Despite never having been a Saturday Night Live cast member, Steve Martin is synonymous with the sketch show. The comedian has appeared on the show a whopping 27 times since the mid-’70s and we can guarantee you he’ll be back for more. It’s undeniable: he’s a fan favorite.
Of course, after hosting 15 times, he was bound to be the reason for some of the most memorable moments in the show’s history. Case in point: the fact that VH1 Classic is dedicating a whole block of their “SNL Rewind: 2015- 1975 Mega Marathon” to him today.
For those of you whose Valentine’s Day plans are taking you away from the TV, don’t worry. Here are Steve Martin’s greatest SNL sketches.
“Coneheads: IRS” (Season 2, Episode 14)
Being a great comedian isn’t always about being the funniest guy in the room. Comedians know how to take turns, and most importantly, give other people the chance to steal the scene. Take, for example, Steve Martin’s appearance as an IRS agent in a Coneheads sketch. The other-worldly family makes jokes and chugs beer and eats “chicken embryos” for breakfast, and Steve Martin plays the straight man perfectly.
“The Festrunk Brothers” (Season 3, Episode 1)
You have to wonder if, when Steve Martin and Dan Aykroyd first donned their matching hats, plaid pants, and perfected their Czech accent, they knew they were creating iconic characters. They misuse American pop culture catch phrases and attempt to woo women, all while rocking a gold chain and wiggling around. The characters are still so popular that 36 years later, they appeared alongside Andy Samberg and Justin Timberlake’s characters, Andy and Raif, of “Dick in a Box” fame, in a dating show sketch. The audience still lost their minds when the wild and crazy guys showed up.
“Dancing in the Dark” (Season 3, Episode 18)“Dancing in the Dark” is one of the most beloved sketches of longtime SNL fans. Steve Martin and Gilda Radner appear in a bar, where their eyes meet for the first time, and everything around them slowly pauses. Soon, it is just the two of them dancing around the entire set of Studio 8H. The sketch has no words, and the simplicity of it is so pure that the joy the two comedians experience is palpable. Eleven years later, when Gilda Radner passed away from cancer on the afternoon that Martin was hosting the years season finale, he offered a tear-filled monologue and showed the sketch again.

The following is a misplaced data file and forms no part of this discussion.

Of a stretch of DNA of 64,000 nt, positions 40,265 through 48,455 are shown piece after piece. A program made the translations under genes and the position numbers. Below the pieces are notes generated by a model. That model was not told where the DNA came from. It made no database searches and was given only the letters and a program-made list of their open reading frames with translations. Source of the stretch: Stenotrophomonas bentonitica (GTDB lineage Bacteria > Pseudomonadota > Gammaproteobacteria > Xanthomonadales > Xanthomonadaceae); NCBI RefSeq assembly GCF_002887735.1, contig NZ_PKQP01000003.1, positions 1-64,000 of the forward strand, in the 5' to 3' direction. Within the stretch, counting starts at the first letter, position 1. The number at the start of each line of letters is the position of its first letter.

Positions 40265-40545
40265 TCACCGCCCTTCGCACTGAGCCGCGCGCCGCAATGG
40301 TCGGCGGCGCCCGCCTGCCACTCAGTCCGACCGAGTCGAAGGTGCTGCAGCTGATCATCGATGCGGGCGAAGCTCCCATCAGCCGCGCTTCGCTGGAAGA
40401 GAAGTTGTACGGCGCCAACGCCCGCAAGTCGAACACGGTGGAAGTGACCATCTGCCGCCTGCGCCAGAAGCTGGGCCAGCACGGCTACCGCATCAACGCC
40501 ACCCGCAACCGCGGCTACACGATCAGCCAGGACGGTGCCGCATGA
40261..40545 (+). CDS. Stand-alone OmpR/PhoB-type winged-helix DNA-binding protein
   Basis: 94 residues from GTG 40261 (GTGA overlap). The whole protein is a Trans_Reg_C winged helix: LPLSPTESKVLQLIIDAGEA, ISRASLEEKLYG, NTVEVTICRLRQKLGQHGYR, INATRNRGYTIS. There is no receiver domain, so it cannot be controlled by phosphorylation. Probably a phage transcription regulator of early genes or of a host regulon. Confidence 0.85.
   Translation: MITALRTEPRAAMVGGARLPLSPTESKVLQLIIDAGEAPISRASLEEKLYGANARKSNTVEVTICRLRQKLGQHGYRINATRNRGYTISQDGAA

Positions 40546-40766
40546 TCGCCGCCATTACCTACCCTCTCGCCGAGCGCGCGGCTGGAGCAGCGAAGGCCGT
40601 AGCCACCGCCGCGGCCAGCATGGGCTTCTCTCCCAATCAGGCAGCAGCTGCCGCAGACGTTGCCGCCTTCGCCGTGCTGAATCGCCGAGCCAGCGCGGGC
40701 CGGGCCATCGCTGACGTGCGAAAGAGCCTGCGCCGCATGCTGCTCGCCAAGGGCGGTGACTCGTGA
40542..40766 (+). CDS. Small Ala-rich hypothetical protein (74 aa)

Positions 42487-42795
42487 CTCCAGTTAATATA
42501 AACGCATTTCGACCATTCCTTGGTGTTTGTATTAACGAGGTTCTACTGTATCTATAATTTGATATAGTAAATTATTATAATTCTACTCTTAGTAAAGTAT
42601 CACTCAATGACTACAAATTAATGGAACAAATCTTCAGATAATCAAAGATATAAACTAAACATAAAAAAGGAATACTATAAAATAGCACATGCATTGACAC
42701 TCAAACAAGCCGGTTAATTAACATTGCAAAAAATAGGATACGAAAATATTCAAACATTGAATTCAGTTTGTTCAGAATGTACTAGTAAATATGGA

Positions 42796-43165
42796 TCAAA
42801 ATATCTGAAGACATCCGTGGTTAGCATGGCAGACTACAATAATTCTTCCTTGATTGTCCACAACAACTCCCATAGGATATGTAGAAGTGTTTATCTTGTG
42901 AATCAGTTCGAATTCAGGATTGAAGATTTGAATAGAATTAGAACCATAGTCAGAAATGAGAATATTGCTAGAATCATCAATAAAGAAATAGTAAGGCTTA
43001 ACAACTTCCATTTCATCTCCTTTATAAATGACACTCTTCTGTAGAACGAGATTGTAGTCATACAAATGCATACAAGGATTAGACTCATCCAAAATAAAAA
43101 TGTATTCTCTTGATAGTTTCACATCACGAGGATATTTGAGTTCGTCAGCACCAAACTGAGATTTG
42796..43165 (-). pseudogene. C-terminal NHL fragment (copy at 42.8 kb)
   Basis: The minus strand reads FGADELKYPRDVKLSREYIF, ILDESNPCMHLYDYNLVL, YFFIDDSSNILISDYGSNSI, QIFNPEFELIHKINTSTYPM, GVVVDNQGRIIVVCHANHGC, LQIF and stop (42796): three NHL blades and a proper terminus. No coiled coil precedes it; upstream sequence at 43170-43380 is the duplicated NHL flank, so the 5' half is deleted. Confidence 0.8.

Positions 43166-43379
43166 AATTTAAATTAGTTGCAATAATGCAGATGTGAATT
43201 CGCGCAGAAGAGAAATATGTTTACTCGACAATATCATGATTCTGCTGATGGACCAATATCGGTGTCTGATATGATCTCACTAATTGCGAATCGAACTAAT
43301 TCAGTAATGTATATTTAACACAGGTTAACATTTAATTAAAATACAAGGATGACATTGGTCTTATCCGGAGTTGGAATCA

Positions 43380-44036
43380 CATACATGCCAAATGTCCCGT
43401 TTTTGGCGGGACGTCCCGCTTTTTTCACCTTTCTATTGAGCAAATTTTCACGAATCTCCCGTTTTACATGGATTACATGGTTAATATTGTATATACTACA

Check out a classic episode hosted by Steve Martin, with musical guest The Blues Brothers:
“King Tut” (Season 3, Episode 18)
“King Tut” is the five-time Grammy Award winning Steve Martin at his most bizarre. Alongside his backup band, the “Toot Uncommons,” Martin offers a song for the boy pharaoh, whose recent traveling exhibit, “Treasures of Tutankhamun,” drew in eight million visitors. The sketch was the most expensive production that SNL had tried up to this point, and Lorne Michaels planned it all.
“Theodoric of York, Medieval Barber” (Season 3, Episode 18)
While the premise of Martin’s character, Theodoric of York, who’s a barber and also a doctor, is pretty out there, the sketch itself is a hilarious example of every generation thinking they know what is right. He perfects haircuts and blood-lets anyone that’s hurt, even if it’s obvious one woman suffers from too much blood-letting and another man only has broken legs. What makes Theodoric memorable is his smug attitude, something Martin’s characters are known for, namely when he laughs off the previous era’s ideas of medicine, in which they blame everything on witchcraft. He proudly states that they now know what causes illness: “Perhaps… toad or a small dwarf living in her stomach.”
“Rise” (Season 5, Episode 1)
Commercial parodies are always popular on SNL, but with so many memorable ones out there, it’s a shame that “Rise” doesn’t get the credit it deserves. Steve Martin, as himself, endorses the personal hygiene product as he appears in the public bathroom of New York City’s dirtiest bus station. His timing is magnificent as he steps into a stall, drops his drawers, and raises his head slowly above the door, while Rise does it’s work by making him hover eight inches above the toilet seat. It’s so simple, and his straight face totally sells it.
“A Holiday Wish” (Season 12, Episode 6)
Watching Martin appear as a character isn’t nearly as fun as watching him play his over-the-top version of himself. While he’s actually quiet in real life, even referring to himself as a “lonely guy who’s alone even with people,” his persona on stage is over the top and self centered. In “A Holiday Wish,” he captures a feeling that lives deep inside everyone, greed at the holiday season.
“Theatre Stories” (Season 17, Episode 9)
Alongside other notable SNL greats, Mike Myers and Martin Short, Martin played an old British stage actor, sharing stories about Dustin Hoffman and Nazi attacks. His posh attitude is humorous, but it’s when he discusses things like Hoffman telling a Brit to suck it, and having soiled himself, that makes the sketch really memorable.
“Steve Martin’s Penis Beauty Creme” (Season 20, Episode 1)
Home Shopping Network-type parodies are a dime a dozen, but this one, featuring Martin, who is proud to put his name on this product, is much more, uh, hard to come by. Steve Martin’s Penis Beauty Creme is a simple product, which you only have to apply on your down under for several minutes to a half hour. The commercial is tongue-in-cheek, but totally unabashed in admitting what it’s really for.
“Memories” Monologue (Season 31, Episode 12)
To honor his 14th time hosting SNL, Steve Martin reminisced about his past on the show, beginning with his first hosting gig back in 1976. He even showed some old cast photos from back in the day, all with an extreme close-up of himself. The monologue is a great introduction to new fans of the show of what a staple Martin is at Rockefeller Center, and how he helped form the Saturday Night Live into what it is today.
[Photo Credit: NBC/Getty Images]